Does the DOJ Civil Rights Division Favor Minorities?

Does the DOJ Civil Rights Division Favor Minorities?

Some conservative critics say that the Civil Rights Division implements policies that favor minorities, but one Democratic lawmaker says they're trying to pull a Willie Horton on the division because it actually enforces civil rights fairly.

Published June 3, 2011

When President George W. Bush was in the White House, the Justice Department’s Civil Rights Division was widely criticized for hiring conservative, politically appointed attorneys with little civil rights experience. Now, conservative activists are trying to turn the table on the Obama administration’s hires, who according to a recent report, have far more extensive experience working on civil rights matters and graduated from higher-ranked law schools.


During an oversight hearing held this week by a House Judiciary subcommittee, Rep. Jerrold Nadler (D-New York) accused critics of running a “Willie Horton campaign” against the Civil Rights Division. Horton, a convicted murderer, was released on a 48-hour furlough through a program advocated by then-Massachusetts Gov. Michael Dukakis. Horton did not return to prison as scheduled, and ultimately committed assault, armed robbery and rape in Maryland. When Dukakis ran for president in 1988, the case derailed his candidacy.


“Some of the same people who undermined and discredited the Civil Rights Division while they were there have now made a career of making false allegations against the division from the outside,” Nadler said. ”What is disturbing is that the allegations all have the same subtext that the division is being used to favor minorities to the detriment of whites.”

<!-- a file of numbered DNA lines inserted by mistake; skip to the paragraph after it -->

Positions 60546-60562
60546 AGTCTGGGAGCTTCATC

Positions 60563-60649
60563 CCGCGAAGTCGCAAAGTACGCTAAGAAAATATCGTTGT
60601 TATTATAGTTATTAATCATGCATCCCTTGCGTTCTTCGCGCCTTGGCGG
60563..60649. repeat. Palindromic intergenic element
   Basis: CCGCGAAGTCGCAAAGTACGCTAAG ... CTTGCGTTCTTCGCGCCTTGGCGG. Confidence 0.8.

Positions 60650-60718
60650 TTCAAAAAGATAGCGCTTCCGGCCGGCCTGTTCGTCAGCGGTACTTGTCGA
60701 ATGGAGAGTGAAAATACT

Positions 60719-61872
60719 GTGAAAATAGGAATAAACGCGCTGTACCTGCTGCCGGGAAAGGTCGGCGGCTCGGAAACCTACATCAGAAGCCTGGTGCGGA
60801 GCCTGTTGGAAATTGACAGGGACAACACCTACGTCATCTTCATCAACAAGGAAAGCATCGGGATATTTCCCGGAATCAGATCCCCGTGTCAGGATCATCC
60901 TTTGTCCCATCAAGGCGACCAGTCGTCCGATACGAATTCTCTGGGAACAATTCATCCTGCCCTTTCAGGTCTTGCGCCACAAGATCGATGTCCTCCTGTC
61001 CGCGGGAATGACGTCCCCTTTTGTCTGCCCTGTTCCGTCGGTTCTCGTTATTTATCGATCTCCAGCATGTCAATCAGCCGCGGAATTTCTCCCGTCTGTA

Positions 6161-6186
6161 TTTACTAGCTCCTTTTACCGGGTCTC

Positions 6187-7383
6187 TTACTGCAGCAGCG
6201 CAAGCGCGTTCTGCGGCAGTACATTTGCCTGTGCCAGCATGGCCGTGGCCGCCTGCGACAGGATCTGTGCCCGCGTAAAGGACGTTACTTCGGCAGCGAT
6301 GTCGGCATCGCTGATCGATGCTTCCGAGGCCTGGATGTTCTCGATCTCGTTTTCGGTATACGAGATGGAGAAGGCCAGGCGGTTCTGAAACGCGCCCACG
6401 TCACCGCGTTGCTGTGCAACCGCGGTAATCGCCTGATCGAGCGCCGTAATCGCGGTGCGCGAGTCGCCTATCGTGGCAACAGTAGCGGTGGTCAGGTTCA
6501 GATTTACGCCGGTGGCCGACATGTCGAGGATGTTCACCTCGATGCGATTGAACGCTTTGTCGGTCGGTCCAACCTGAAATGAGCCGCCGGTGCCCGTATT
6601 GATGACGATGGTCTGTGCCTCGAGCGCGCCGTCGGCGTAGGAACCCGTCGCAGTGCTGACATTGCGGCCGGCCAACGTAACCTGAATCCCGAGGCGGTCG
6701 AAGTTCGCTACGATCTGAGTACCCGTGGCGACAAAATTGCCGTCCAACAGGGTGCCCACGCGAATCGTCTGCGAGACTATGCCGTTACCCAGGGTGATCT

Indeed, Rep. Lamar Smith (R-Texas), who chairs the Subcommittee on the Constitution, said that “since 2009, there have been troubling allegations about the conduct of the Civil Rights Division and its personnel.”


He cited as examples the dismissal of voter intimidation cases against the New Black Panther Party and an allegation that the division’s deputy assistant attorney general had instructed the division to only bring cases that benefit racial minorities. Smith also said that at a voter section training session earlier this year, participants were instructed to not enforce voting rights law in a race-neutral manner.


“More troubling about these allegations is that they constitute a clear pattern. If the administration is choosing whom to protect based on skin color, the American people should know there is not equal justice under the law,” Smith said.


Nadler strongly disagreed with Smith and other critics, particularly the division’s former Bush-era employees.


“What they really mean to say is that the division is now making an honest effort to enforce in an even-handed manner our civil rights laws, which the complainers who were previously in the division really don’t like,” Nadler said. “It is a Willie Horton campaign, pure and simple.”

(Photo: Alex Wong/Getty Images)

Written by Joyce Jones


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